8 great architectural wonders in Los Angeles.

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Los Angeles is a relatively new and sprawling city. This means that there is a large canvas for architects of many styles to give the city its 3D stamp. Everyone from Eameses to Frank Lloyd Wright to Frank Gehry has helped make LA a brighter, better place to see. For lovers of architecture and the people who love it, there are some places you must see.

Check out a Google Maps list of some of the great architectural wonders in Los Angeles.

Cathedral of Our Lady of the Angels

Designed by Spanish-born and Pritzker Prize-winning architect José Rafael Moneo, the post-modern Our Lady of Angeles does not really scream “house of worship”, let alone “cathedral”. The main feature is the large cross built into the façade. In fact, the 65,000 square meter cathedral in downtown LA – known by its acronym COLA – is one of the largest of its kind on the planet.

555 W. Temple St., Los Angeles

Eames’s case study house #8

The design team of husband and wife, Charles and Ray Eames, designed this Pacific Palisades house in 1949 and it is one of the most aesthetically pleasing examples of mid-century modern architecture in Southern California. It is a private home, but Eames fans (and people who live for self-confident “favors” on Instagram) are allowed to view and photograph the exterior of the house upon reservation through the Eames Foundation website.

203 Chautauqua Blvd., Pacific Palisades

Getty Center

It took 16,000 tons of travertine marble to build the shiny city of architect Richard Meier on a hill, but today it is a sensation: it houses the Getty’s most important art collection and offers an incredible view of Los Angeles.

1200 Getty Center Dr., Los Angeles

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Steel House

The Steel House, designed by Pierre Koenig in the 1950s, is the largest example of mid-century modern architecture in Southern California. It set the paradigm for what a house in the Hollywood Hills should look like: windows reaching from floor to ceiling, a swimming pool, the house partly on stilts with a view of West Hollywood and downtown Los Angeles. The tours are a little more expensive – $35 to $90, depending on the time of day and the number of people in your group – but it is definitely worth taking a look inside this incredible house.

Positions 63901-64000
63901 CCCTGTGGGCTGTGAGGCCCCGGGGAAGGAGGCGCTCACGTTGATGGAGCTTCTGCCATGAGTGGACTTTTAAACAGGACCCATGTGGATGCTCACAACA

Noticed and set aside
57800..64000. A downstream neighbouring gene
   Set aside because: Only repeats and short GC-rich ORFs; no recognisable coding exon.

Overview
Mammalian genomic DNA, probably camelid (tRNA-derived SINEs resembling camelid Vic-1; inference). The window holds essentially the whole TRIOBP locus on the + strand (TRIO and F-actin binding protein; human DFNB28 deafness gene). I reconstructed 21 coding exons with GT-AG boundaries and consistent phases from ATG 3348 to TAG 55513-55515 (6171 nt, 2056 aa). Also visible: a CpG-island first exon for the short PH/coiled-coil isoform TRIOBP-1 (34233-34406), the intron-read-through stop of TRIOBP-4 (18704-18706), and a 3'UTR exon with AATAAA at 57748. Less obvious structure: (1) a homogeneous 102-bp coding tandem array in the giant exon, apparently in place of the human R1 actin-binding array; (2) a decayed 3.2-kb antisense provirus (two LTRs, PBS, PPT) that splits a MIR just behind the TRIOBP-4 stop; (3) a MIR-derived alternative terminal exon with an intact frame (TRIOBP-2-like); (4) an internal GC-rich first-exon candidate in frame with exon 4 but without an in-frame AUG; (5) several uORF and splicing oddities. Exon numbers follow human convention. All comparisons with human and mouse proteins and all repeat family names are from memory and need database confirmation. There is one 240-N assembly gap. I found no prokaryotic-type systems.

1635 Woods Dr., West Hollywood

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A joint contribution from DesignApplause (@designapplause) on February 20, 2016 at 20:32 PST

Sturges House

449 N. Skyewiay Rd., Los Angeles

Frank Lloyd Wright designed nine different buildings throughout Southern California. This one, a private home in Brentwood, is probably his most famous. This was Wright’s first departure from the textile log buildings he had designed in California and the emphasis on the natural elements of the structure to blend into the natural environment.

Building theme

One of the most iconic buildings in Southern California – also one of the first buildings that many visitors see – this masterpiece of the LAX jet age is part of the mid-century Googie movement in architecture and design. Completed in 1961, the building is reminiscent of the Mad Men era. Airport officials are considering reopening the restaurant and bar in the building, so you may soon be sipping a dirty martini again and watching the planes come and go.

201 World Way, Los Angeles

Walt Disney Concert Hall

The “Starchitect” Frank Gehry has lived in Los Angeles for decades and has his work scattered throughout the city. In fact, you could make a day (or two) of simply navigating through LA in search of the structures he has designed. This building, the Walt Disney Concert Hall in downtown LA, is his most extravagant building in Southern California and emblematic of his later style. You don’t have to sit through a symphony performance to get a glimpse inside. The concert hall offers free, self-guided audio tours, narrated by actor John Lithgow.

111 S. Grand Ave., Los Angeles

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Watt-Towers

The 17 towers – the tallest is 100 feet high – were designed by Italian-born Simon Rodia and built over three decades, beginning in the 1920s. They are made of metal and found objects such as broken glass

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